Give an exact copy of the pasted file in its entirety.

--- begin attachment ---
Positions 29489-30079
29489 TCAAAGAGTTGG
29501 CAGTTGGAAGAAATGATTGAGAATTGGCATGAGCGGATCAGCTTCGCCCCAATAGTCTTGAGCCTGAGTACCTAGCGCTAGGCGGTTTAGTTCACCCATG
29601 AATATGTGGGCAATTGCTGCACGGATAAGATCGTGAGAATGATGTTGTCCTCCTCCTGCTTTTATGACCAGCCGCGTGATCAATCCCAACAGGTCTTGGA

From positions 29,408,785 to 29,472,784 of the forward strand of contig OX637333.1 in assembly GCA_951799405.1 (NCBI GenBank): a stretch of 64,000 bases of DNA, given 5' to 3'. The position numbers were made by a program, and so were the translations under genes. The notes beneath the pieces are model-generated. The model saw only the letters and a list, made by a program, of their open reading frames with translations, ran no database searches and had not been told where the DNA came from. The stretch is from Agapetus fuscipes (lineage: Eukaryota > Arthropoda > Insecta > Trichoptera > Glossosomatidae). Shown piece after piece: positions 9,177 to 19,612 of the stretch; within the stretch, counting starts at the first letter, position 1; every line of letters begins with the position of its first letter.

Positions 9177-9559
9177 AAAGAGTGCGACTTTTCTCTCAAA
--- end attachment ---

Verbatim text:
Positions 29489-30079
29489 TCAAAGAGTTGG
29501 CAGTTGGAAGAAATGATTGAGAATTGGCATGAGCGGATCAGCTTCGCCCCAATAGTCTTGAGCCTGAGTACCTAGCGCTAGGCGGTTTAGTTCACCCATG
29601 AATATGTGGGCAATTGCTGCACGGATAAGATCGTGAGAATGATGTTGTCCTCCTCCTGCTTTTATGACCAGCCGCGTGATCAATCCCAACAGGTCTTGGA

From positions 29,408,785 to 29,472,784 of the forward strand of contig OX637333.1 in assembly GCA_951799405.1 (NCBI GenBank): a stretch of 64,000 bases of DNA, given 5' to 3'. The position numbers were made by a program, and so were the translations under genes. The notes beneath the pieces are model-generated. The model saw only the letters and a list, made by a program, of their open reading frames with translations, ran no database searches and had not been told where the DNA came from. The stretch is from Agapetus fuscipes (lineage: Eukaryota > Arthropoda > Insecta > Trichoptera > Glossosomatidae). Shown piece after piece: positions 9,177 to 19,612 of the stretch; within the stretch, counting starts at the first letter, position 1; every line of letters begins with the position of its first letter.

Positions 9177-9559
9177 AAAGAGTGCGACTTTTCTCTCAAA